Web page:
The Journey of Natty Gann pictures the 2000-mile long pilgrimage of the young Natty through the depression era America to find her father.
For being a Disney family movie, it’s a movie painted with surprisingly dark tones, ultimately making it a movie I wouldn’t necessarily want to watch through with my kids. On the other hand being a Disney family movie it is a bit too much of a sugar coated family picture to really dig into the grim reality of being a homeless kid during the great depression, and I had this constant nagging feeling throughout the film that I wasn’t in the core audience the movie was made for in the first place.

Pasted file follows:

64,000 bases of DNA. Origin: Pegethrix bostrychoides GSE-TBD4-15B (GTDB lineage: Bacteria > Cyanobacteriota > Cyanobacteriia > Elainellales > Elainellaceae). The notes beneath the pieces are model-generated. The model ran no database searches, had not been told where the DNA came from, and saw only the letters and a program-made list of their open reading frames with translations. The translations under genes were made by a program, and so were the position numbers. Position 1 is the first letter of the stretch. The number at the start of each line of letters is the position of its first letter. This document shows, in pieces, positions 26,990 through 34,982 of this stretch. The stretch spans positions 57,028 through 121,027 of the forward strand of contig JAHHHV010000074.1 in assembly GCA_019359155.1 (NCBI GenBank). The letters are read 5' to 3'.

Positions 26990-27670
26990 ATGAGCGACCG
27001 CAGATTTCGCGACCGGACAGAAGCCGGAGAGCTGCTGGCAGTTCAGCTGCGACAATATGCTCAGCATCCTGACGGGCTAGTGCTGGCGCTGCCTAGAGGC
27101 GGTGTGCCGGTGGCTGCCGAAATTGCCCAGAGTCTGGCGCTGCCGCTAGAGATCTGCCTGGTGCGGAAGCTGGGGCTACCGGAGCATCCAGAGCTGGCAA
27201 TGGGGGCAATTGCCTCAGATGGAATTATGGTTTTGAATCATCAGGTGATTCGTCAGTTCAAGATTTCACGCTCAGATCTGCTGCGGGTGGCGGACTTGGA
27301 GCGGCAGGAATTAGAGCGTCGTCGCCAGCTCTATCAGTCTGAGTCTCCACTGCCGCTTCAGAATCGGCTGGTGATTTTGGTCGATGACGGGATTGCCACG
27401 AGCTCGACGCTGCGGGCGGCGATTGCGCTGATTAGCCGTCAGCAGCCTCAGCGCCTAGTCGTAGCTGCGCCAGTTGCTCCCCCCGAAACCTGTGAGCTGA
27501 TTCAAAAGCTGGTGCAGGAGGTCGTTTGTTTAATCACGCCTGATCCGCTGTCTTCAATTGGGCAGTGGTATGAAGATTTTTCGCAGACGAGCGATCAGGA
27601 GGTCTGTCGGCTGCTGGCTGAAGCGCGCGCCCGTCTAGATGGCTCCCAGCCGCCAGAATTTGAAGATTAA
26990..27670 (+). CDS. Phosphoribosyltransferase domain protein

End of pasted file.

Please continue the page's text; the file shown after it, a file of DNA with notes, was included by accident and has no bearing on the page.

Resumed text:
But the movie is still a delight to look at; the cinematography is top notch and the time period feels a somewhat movie like, but well established and believable. Relationship of Natty and her wolf is a thing of beauty, as well as his friendship with the fellow vagabond Harry, played by John Cusack. It’s ultimately those small moments of carrying each other through the moments of despair that make the movie wholeheartedly recommendable – even if you’re not dead center in the target audience.